…and all the way into one of the least desirable sections of Kansas City. After figuring out our mistake and backtracking 20 minutes, we found our hotel and just rested in our room for several hours. But our hotel time, I reconnected by phone with Royals season-ticket holder and myGameBalls.com member Garrett Meyer. We’d met Garrett last season at Ballhawkfest. Garrett knew we’d be at this game. After catching up a bit, Garrett and I discussed gate times and the Royals “early-bird” tour.
After discussing it with my dad, we opted to meet up with Garrett and do the early bird tour, which gets you into the Royals…
…Hall of Fame (where we saw some cool stuff like this…
…) and then it gets you into BP way before the rest of the public.
Besides getting in early, the normal BP people have to stay in the outfield for a while once they are let into the stadium. Meanwhile, the early bird tour people stay on the infield, behind the dugouts. We set up shop behind the Orioles’ visitors’ dugout on the 3B line:
It was beautiful. Our view looked like this:
At the beginning, Garrett was on the Royals side (where the Royals pitchers were warming up). A bunch of fans wearing Orioles gear were on our side and they all seemed to be either autograph collectors or folks who just wanted some extra time to see the Orioles. No one seemed to have any interest in getting a baseball tossed to them. Also, if foul balls are hit into the stands down the foul lines, the usher will let you run down and grab it. It was a crying shame that ZERO baseballs were hit into the foul seats (which is amazing).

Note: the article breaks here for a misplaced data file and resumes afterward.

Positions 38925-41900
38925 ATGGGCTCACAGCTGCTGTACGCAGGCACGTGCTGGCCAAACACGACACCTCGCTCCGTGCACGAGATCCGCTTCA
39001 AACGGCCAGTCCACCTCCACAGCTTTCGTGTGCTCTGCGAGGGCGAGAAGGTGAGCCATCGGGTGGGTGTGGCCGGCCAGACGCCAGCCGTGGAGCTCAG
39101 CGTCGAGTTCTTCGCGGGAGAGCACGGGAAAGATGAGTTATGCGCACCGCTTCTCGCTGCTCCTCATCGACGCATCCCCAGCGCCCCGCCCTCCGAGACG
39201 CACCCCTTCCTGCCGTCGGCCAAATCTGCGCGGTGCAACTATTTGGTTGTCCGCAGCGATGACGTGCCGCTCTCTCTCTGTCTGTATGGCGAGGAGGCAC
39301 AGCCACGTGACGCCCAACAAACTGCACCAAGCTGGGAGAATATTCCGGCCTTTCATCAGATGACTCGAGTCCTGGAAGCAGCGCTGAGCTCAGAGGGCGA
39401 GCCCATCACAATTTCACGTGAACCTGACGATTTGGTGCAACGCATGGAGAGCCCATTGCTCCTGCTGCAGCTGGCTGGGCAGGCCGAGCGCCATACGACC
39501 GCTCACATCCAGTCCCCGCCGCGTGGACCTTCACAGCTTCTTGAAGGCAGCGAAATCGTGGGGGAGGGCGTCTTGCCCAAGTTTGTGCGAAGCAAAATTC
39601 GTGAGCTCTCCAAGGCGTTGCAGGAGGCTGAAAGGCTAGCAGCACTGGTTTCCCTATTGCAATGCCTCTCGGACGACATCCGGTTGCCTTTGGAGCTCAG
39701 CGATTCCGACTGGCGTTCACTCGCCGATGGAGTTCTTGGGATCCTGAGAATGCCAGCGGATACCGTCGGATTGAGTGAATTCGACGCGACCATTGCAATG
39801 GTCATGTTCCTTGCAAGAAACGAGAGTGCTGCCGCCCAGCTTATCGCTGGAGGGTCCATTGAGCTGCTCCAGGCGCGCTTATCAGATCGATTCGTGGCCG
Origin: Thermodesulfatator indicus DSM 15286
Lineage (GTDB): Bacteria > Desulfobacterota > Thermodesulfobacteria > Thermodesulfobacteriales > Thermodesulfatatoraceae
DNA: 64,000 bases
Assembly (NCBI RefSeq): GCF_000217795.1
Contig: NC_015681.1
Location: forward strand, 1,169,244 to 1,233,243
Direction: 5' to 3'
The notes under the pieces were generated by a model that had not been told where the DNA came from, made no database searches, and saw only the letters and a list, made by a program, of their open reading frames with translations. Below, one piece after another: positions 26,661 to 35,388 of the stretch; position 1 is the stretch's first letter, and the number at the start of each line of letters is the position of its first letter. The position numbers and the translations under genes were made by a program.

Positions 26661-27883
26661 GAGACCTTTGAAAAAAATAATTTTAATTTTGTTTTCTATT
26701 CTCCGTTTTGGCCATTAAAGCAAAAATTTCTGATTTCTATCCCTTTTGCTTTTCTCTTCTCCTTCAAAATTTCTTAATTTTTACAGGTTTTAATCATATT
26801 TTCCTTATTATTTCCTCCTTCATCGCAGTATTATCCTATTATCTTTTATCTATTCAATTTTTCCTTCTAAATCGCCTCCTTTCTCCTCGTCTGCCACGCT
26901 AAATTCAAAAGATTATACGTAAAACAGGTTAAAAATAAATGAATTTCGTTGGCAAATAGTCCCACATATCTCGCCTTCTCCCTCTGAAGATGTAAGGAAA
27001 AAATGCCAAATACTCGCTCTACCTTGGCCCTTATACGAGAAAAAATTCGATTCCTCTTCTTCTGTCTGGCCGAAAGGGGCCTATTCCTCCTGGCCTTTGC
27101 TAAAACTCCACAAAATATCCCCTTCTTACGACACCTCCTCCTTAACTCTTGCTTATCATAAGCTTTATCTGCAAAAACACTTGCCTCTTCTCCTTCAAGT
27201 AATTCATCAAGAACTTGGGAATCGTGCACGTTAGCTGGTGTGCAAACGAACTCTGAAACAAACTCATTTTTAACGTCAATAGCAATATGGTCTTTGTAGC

Anyway, while the Royals were taking BP, several infields took grounders at SS and 3B. The first group of infields included Alcides Escobar…
…and the second group included former-Mariner Yuniesky Betancourt. Both the tossed stray BP balls to us on their way off the field.
Thanks, Alcides and Yuni!
A few Orioles were hanging around in the bullpen below us. Since people were asking for autographs, I asked Tim if he wanted to get one of our new baseballs signed. He did. Dana Eveland was happy to oblige Tim’s request:
During much of BP, Tim played with ants that were crawling out of a little hole in the cement…
…and Kellan just walked up and down the rows like walking was going out of style.
At some point, Garrett came over to the 3B dugout. I hadn’t even seen him yet when I noticed an Orioles coach standing by the Orioles BP ball bin start tossing balls out in the crowd. He must have thrown 6-7 baseballs in a row.
Moments later, Garrett walked over to me and Kellan and said, “That Orioles coach is tossing a Camden Yards Commemorative to anyone who asks for one!
Kellan and I high tailed it down there. He was no longer throwing baseballs, but was still standing at the ball bin. I called out to him and when he looked up I was happy to see the face of former-Mariner Jim Presley looking back at me.